I imagine, when we look back twenty years from now, this period of time will appear as one long pause. Over the past 48 months, I have been in quarantine 10 times for 14 days each, adding up to 140 days — nearly 4 months of my life that have disappeared. Perhaps, though, it is not so much that those days have disappeared; rather, the pause simply occurred and can be examined positively, as a phenomenon.
Life leading up to this point had been very busy — so busy that I could sometimes hardly recall what I had just done or what I was doing. The pause, as a force, has slowed the pace so that I can more clearly see what I do and what the next step is.
Twenty four hours has often felt like a blink, a swiftly disappearing day… and yet in the long isolation of quarantine, twenty four hours seem like a vast expanse, an endless day during which one can watch time ebb and flow. As I add up these days, they resolve into a long stretch of quiet that has offered space to more fully appreciate where I have been, to reflect on the things that occurred and think about the people who were part of those experiences.
Before the outbreak, it would have been nearly impossible for me to remain at the same balcony or by the same window for an entire day, observing changes in sunlight from the earliest hours of dawn to the deepness of dusk. The subtle changes of natural light are a visceral reminder that time is passing through: each moment carries into the next. We can only “see” time if we slow down; time runs in parallel with us, invisible to us, when we’re in a hurry. Over the past two years, brought to a standstill for weeks at a time, my perception of time has been reunited more intimately with my observations of light.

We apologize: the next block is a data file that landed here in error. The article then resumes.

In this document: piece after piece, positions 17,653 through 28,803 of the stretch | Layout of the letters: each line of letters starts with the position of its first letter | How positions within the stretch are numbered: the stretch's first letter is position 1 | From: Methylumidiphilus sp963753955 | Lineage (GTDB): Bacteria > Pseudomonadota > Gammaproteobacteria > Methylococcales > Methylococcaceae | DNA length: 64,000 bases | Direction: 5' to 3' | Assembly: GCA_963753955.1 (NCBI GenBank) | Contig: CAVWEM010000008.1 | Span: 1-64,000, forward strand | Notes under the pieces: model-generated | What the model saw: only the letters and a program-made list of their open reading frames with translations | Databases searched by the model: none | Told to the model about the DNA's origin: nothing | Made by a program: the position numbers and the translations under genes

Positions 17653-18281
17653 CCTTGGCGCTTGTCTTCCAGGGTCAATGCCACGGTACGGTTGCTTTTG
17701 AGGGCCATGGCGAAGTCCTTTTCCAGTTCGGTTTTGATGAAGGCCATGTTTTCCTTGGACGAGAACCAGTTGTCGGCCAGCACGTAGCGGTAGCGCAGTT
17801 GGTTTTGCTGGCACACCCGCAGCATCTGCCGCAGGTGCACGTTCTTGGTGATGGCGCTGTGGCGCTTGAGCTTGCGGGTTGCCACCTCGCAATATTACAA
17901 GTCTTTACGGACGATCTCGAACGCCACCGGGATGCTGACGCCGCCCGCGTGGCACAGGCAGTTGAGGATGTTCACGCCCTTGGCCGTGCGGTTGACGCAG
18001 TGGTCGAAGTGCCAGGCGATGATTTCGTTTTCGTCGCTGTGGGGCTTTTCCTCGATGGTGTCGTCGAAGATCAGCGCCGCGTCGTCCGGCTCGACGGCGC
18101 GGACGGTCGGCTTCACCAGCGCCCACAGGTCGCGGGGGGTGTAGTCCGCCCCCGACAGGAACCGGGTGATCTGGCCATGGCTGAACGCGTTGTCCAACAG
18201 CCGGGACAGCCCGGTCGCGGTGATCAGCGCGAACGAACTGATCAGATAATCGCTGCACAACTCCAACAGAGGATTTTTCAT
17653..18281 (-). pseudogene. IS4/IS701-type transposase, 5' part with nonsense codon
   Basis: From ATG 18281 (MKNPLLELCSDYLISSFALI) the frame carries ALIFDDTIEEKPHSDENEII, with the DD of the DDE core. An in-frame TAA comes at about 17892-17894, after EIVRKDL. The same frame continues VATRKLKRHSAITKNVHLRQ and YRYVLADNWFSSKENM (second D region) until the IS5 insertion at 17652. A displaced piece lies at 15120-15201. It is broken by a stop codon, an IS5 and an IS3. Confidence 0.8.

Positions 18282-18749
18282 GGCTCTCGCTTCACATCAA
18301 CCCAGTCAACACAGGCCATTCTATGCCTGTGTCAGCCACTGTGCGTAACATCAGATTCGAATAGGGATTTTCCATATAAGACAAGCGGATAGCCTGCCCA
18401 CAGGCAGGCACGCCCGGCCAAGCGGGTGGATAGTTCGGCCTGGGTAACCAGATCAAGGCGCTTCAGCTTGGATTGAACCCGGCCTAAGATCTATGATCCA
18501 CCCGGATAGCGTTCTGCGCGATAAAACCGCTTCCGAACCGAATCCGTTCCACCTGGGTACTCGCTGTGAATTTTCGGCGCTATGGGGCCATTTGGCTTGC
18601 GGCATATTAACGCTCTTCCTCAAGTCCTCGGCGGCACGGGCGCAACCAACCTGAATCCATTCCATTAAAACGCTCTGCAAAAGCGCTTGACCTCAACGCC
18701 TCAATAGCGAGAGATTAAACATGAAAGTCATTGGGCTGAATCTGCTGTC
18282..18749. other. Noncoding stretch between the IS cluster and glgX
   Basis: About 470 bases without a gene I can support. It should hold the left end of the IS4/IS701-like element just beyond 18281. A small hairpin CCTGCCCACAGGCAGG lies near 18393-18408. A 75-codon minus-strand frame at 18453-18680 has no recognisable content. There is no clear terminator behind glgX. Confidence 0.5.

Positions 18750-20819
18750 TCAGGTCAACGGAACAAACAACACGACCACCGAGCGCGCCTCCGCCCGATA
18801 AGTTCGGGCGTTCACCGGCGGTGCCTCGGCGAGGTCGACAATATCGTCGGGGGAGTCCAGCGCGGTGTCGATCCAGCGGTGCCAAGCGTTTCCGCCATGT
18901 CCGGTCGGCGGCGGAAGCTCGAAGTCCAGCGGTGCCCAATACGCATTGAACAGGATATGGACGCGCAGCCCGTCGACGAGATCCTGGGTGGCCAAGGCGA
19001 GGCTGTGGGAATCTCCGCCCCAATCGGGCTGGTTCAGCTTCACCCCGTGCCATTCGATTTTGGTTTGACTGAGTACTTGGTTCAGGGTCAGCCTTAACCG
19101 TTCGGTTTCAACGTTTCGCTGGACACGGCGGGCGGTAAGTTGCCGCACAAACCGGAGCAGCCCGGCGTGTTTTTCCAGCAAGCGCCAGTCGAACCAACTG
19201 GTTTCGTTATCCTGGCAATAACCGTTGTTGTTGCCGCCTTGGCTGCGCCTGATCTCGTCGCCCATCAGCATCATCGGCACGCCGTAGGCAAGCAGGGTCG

On a long journey, to pause is to allow for a reset, a recalibration of vision —breathing space to reflect over inner landscapes, and to gaze at what lies ahead. This opportunity for reflection, set to a more peaceful mapping of time by light, has given me a chance to look forward more thoughtfully and deliberately. Light shows the movement of time; it can take a pause to see that clearly. As the world begins to accelerate once again, I find myself grateful for this prolonged pause in my experience, and more grateful for time itself.
Uno’s works including Taipei 101, China-Airline’s global headquarter and Shanghai XinTianDi. Also often invited to international lighting festivals such as Taipei lighting festival 2015.